11 thoughts on “Puzzle

  1. Definitely Arabic. I don’t know the cursive Arabic script, but e.g., the first word in the bottom line in the left picture is lam-lam-ha, meaning “to Allah”. Right before that is the digit 5.

  2. I’m not sure that’s a 5. The two inscriptions say the same thing, with the exception of the word (or numeral?) following lillahi (lam-lam-ha) and if you look at the one on the right, that 5-like character is joined to the previous one.

  3. It has a strong syriac element to it rather than Arabic.

    The word that looks like “lillah” لله can simply be “gimel-het” or “gimel-waw (vav)”.

    The letter that looks like “H'” ح, is pronounced ” ‘ayin” in Syriac (similar to Arabic ع).
    The cross on the image on the right also connects it more to Syriac and probably it’s not exactly syriac but rather Nabatean or a sub-group.

  4. I was just checking the list of Semitic languages, and I’m wondering now – How come Redjang is enlisted as a Semitic language?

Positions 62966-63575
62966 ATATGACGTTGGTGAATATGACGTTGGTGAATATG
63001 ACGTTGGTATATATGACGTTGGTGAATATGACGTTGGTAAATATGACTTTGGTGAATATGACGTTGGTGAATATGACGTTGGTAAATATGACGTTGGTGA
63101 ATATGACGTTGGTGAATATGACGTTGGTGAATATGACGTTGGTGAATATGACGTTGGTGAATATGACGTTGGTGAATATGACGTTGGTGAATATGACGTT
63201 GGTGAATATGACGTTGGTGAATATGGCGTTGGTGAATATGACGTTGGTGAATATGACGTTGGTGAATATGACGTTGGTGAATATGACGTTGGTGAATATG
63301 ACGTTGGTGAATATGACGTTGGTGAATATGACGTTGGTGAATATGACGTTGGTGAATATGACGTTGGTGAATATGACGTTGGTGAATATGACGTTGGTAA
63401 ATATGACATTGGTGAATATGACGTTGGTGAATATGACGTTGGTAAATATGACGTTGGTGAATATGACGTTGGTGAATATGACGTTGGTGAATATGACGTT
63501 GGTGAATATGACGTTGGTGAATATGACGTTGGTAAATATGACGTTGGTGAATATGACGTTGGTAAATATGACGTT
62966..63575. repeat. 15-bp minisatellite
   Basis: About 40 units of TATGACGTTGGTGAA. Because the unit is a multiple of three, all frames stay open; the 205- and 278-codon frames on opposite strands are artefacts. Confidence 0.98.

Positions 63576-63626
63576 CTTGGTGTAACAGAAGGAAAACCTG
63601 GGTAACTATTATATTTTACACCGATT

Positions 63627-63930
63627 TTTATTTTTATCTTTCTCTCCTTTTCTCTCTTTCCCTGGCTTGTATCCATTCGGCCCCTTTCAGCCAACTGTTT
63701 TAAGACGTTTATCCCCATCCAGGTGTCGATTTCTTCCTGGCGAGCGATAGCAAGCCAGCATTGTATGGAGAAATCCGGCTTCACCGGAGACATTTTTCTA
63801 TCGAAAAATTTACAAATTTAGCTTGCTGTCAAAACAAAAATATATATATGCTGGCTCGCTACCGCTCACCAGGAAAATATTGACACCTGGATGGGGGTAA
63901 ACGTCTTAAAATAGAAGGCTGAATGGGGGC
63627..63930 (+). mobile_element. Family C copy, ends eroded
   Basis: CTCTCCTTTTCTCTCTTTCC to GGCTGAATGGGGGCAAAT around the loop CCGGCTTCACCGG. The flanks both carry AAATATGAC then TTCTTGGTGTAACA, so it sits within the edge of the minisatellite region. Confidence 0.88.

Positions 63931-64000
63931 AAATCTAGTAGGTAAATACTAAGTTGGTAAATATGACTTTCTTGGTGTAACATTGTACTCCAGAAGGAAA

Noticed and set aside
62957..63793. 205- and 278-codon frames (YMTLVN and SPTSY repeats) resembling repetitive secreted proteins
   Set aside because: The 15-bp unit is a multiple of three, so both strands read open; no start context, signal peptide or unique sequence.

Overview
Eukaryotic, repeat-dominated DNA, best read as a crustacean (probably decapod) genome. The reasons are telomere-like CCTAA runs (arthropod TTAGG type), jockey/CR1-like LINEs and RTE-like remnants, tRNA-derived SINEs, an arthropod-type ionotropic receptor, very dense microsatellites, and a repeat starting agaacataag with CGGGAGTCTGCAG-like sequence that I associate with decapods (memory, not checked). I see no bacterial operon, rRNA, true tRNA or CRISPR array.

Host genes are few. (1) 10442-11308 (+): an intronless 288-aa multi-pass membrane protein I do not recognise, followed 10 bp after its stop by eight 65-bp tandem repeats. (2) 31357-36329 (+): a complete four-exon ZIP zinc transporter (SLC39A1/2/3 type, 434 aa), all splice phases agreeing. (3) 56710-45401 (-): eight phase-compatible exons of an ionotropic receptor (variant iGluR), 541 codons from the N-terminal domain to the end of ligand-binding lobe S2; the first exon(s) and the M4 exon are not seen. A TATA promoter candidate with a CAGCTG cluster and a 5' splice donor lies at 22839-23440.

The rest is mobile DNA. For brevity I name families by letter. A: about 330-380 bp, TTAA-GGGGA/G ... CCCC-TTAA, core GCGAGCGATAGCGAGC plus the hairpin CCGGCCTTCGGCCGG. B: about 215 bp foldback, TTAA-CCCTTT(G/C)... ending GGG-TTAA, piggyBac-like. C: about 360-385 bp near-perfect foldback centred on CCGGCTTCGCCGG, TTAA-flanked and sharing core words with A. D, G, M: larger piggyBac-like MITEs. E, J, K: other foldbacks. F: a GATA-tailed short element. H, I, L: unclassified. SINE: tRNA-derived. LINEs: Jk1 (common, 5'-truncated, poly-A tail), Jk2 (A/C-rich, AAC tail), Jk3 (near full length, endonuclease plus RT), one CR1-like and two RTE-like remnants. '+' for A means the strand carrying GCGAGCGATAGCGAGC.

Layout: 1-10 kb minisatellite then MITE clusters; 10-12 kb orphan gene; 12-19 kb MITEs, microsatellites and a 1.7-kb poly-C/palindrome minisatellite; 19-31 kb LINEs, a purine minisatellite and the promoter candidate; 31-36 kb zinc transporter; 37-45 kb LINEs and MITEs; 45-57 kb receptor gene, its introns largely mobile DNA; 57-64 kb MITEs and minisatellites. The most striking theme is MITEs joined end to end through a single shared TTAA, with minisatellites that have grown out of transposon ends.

5. Looks more like some variant style of Arabic, rather than Syriac. The word after the % sign following the Allah ‘لله’ (sans alif) , feels like عمر to me.

  6. Also ‘دعا’ (meaning prayer) occurs twice (middle word on the first line, and last word on second line, in the image on the left).

  7. Shanth, I wouldn’t say it’s دعا because Dal isn’t joined on the left, unlike the first letter in that word. And the second letter there is either Qaf or Fa.
    Also, dots were added to Arabic letters during the early spread of Islam, so this inscription was made before that.

  8. This inscription is not Arabic. I’m an Arab and I can tell this is not Arabic.
    It is a related script. Judging from the curves of the letter, it is Syriac or one of its relatives like Nabatean.

    The word in the middle is not دعا since, as Lev said, Dal is not supposed to join from the left. It is first part of a word (and probably the word starts with N-F-).

    The word in the middle at the bottom line is not عمر [`Umar], but it is more like the Syriac (T-Q-N). The letters N, M and K, change shapes when they come at the end of the word and this shape here can be “N”, but also it can be “Z” if you checked the various versions for Syriac (or Assyrian) on Omniglot.
    However, the script is definitely not Arabic.

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